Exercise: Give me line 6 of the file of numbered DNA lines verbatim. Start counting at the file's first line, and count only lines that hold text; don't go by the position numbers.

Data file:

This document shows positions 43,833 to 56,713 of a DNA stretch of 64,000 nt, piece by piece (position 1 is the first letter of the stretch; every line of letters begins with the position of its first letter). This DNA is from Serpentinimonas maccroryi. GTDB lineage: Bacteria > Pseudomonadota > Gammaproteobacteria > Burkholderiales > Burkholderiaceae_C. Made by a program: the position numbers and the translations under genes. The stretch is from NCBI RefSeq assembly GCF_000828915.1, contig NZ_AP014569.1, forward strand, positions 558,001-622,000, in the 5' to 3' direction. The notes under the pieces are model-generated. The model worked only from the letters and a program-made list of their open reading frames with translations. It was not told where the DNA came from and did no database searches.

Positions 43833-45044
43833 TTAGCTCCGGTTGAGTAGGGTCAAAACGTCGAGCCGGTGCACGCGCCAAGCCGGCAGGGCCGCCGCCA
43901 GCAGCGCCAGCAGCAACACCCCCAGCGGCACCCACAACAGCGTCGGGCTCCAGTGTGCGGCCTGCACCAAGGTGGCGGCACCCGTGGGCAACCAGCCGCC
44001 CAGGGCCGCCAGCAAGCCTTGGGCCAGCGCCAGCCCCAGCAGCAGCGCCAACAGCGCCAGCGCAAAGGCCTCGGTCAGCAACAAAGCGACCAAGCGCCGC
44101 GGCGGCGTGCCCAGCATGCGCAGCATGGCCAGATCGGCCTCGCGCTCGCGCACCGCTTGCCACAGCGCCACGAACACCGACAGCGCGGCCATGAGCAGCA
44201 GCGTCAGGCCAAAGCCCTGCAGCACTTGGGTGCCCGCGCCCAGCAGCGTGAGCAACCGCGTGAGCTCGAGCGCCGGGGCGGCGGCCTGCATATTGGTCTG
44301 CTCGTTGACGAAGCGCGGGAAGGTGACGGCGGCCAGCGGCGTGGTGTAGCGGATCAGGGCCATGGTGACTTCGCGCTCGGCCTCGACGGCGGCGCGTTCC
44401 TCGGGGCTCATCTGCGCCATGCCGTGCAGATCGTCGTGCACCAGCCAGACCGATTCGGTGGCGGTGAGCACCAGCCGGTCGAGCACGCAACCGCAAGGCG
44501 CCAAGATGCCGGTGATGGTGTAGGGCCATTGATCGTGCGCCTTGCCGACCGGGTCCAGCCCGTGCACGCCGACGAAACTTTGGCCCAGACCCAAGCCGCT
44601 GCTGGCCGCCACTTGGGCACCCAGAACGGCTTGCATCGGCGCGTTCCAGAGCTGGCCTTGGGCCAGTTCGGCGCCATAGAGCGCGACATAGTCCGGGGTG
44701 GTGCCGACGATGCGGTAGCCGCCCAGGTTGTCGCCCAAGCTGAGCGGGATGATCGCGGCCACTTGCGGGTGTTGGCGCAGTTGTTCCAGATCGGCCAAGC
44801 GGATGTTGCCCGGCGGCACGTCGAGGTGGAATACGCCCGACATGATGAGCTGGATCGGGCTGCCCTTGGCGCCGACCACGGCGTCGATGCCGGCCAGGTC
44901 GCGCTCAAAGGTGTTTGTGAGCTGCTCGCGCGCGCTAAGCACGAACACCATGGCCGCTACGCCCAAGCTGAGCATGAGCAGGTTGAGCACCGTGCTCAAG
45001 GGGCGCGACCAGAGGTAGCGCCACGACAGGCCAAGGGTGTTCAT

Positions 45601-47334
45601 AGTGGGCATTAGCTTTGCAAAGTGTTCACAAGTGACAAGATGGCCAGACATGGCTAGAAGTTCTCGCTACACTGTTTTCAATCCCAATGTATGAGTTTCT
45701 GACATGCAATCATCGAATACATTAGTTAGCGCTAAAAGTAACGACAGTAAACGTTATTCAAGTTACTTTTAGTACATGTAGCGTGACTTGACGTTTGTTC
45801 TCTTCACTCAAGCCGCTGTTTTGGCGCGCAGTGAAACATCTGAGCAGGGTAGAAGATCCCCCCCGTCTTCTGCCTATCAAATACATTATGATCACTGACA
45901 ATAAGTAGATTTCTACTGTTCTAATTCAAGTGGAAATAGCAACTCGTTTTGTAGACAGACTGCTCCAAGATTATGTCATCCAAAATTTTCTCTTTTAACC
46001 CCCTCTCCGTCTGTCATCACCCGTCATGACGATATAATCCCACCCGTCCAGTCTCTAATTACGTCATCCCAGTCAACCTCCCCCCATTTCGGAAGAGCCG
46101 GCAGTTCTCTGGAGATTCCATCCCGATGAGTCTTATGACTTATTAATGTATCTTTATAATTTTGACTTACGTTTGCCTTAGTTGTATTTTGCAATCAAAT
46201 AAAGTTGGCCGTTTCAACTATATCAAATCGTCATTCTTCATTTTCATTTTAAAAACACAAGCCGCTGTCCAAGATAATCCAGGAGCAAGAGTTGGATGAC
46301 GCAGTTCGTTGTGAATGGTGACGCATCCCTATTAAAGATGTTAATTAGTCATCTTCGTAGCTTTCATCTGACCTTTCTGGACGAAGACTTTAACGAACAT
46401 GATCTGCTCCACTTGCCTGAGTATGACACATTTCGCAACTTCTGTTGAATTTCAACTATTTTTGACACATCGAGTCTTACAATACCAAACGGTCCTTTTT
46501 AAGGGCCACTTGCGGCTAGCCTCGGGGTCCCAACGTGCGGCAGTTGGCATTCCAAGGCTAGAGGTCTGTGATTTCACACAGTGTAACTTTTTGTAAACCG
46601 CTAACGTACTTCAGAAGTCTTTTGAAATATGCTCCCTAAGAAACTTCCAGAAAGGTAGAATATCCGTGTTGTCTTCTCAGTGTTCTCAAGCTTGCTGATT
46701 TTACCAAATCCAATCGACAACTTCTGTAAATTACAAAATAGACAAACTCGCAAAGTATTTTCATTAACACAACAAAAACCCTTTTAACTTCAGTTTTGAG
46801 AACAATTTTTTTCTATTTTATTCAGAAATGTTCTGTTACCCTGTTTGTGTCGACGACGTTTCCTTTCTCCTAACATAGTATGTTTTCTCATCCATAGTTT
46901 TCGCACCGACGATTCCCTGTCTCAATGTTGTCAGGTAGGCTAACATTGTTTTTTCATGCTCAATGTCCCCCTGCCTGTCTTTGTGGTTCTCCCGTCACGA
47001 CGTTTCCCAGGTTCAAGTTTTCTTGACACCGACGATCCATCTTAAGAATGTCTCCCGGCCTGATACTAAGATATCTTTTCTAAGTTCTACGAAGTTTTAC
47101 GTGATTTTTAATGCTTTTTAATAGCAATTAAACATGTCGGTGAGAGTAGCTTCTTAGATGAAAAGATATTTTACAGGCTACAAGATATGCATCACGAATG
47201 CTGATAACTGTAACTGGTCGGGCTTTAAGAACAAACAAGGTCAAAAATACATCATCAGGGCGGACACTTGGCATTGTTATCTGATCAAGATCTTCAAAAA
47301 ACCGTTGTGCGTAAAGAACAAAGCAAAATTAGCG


44101 GGCGGCGTGCCCAGCATGCGCAGCATGGCCAGATCGGCCTCGCGCTCGCGCACCGCTTGCCACAGCGCCACGAACACCGACAGCGCGGCCATGAGCAGCA